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Friday, May 07, 2010

Dallas theaters showcasing director Francesca Zambello — while she’s far away in China

By Arnold Wayne Jone

Francesca Zambello is well represented on the stages of Dallas ... which is a strange thing, because she’s not in Dallas. Not even close.

Try China.

“I’m directing Carmen at National Center for the Performing Arts here,” she says in an interview via Skype. “That’s the big theater that looks a giant egg. This is the first time a Westerner has ever directed a production in the theater and the first big production of a Western opera. There’re a lot of difficulties but I think the pros outweigh the cons — it’s such a unique experience.”

But Zambello sincerely wishes she could be in Dallas. After all, she has two shows opening here this week.

The first is the Dallas Opera’s season closer, a revival of her production of Madame Butterfly (playing five dates from May 7-May 23 at the Winspear Opera House), which she originally staged a decade ago for the Dallas Opera. Zambello’s concept for the show is being recreated by her on-site assistant, with whom she has been in daily e-mail communication.

Then across town, the national tour of Little House on the Prairie (playing at the Music Hall at Fair Park from May 11-23), which Zambello conceived and directed before it hit the road, arrives courtesy of Dallas Summer Musicals. It’s an embarrassment of riches for the East Coast girl who secretly pines for Texas.

“I’m a New Yorker who loves working in Texas,” Zambello says. “And I want to see the beautiful new [Winspear] theater. I do check on the tour with Little House and Dallas would have been the city I would have stopped in.”

For now, she’ll have to settle for being an internationally in-demand theater artist — one who, unconventionally, straddles the worlds of both musical theater and grand opera. And as one of the few openly gay women at her level, her achievements are rarer still.

“I started in theater and just gravitated to opera,” she explains. “The last number of years I have been doing more of both, which in Europe is very accepted but less common [in the U.S.].”

Her career path raises the issue: With the expansion of musicals from spritely revues to bombastic epics, is there a great dividing line between opera and musicals anymore?

“It’s very much blurring,” she says. “A lot of people will raise their hackles at me for saying this, but for me, musicals are American opera — our popular musical art form, the way people in Europe might whistle Verdi on the street. They have entered our popular culture and are our big contribution to musical history, a fusion of Vaudeville and operetta and opera. And it’s amazing to think they aren’t even 100 years old!”

It’s that approach that lets Zambello effortlessly flit between serious, deeply psychological classic operas like Butterfly and small, prosaic new musicals like Little House — with some Disney’s The Little Mermaid thrown in. (Zambello directed the live-action musical on Broadway, which she worked on with Dallas native Doug Wright. “I love, love, love working with him and he is a fantastic collaborator,” she says.)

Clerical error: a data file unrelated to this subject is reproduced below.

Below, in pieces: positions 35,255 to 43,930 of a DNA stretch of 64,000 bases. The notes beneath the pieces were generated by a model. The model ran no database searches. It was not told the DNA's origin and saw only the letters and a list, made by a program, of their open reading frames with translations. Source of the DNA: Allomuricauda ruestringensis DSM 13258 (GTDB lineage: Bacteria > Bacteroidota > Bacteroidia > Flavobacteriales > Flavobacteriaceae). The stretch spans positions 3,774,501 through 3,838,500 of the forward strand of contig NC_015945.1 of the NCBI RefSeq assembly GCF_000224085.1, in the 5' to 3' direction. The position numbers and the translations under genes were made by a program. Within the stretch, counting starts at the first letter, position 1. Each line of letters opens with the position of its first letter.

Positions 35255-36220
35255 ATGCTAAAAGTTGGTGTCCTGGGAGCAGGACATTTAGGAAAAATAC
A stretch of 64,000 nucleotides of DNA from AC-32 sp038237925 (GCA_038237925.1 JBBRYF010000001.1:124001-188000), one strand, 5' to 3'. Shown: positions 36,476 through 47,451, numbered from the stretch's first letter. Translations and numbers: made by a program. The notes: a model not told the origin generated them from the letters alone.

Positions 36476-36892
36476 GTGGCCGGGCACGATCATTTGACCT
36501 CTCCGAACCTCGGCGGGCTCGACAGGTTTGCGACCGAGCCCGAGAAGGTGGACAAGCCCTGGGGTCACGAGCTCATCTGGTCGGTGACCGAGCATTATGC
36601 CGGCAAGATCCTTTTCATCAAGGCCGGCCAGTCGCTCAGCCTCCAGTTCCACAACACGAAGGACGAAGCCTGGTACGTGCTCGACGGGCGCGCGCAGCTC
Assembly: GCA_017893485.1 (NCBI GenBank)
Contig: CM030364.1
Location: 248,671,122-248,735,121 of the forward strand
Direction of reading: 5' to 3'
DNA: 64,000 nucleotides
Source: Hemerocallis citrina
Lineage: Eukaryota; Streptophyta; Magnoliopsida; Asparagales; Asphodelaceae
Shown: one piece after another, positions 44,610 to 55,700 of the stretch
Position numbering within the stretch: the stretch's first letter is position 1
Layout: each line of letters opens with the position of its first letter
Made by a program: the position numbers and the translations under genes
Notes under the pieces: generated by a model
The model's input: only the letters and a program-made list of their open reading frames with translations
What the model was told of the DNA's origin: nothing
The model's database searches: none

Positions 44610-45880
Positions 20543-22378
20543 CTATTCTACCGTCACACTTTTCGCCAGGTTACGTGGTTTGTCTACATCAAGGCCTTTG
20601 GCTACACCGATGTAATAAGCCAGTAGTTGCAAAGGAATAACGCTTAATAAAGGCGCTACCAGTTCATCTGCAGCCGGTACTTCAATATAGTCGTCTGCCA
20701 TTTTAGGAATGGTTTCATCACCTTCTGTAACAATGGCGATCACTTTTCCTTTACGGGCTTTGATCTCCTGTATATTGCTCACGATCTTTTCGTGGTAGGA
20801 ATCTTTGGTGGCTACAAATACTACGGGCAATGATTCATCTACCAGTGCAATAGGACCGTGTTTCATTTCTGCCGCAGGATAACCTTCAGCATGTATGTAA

But it all works together for her.

“The irony of the job is that your reputation is made in larger, more prestigious venues, but the work that satisfies you more is often in the smaller, out-of-the-way places. Of course, you want to be at the Met and at the Royal Opera House and the West End, but sometimes the pressures of these places are not as conducive to your best work. Little House we developed as a production based on the imagination of the audience. Little Mermaid is certainly more lavish.

“To be truthful, I think opera productions are very much like musicals in that you have to tell stories in highly dramatic and embellished ways, different from a straight play,” Zambello says. “One thing much better about theater than opera is you have so many performances and previews. But the great unknown is always the audience.”

That’s even more an issue when she finds herself overseas in places like China, and her recently completed tour of Cambodia. But she goes it alone there.

“My partner stays at home — she has no interest to come to Cambodia,” she drawls. “She’s the editor-in-chief for arts & culture for Bloomberg News, so she travels enough herself.”

The couple will settle in a little more next year, now that Zambello has accepted the choice assignment as general and artistic director of the Glimmerglass Opera Festival, one of North America’s most acclaimed opera programs. But she keeps coming back to Texas.

“I’m really upset I’m not coming,” she interjects suddenly. “You don’t know, I have a lot of friends there. There are certain cities where I know a lot of people. I love audiences in Texas because they definitely let you know what they think.”

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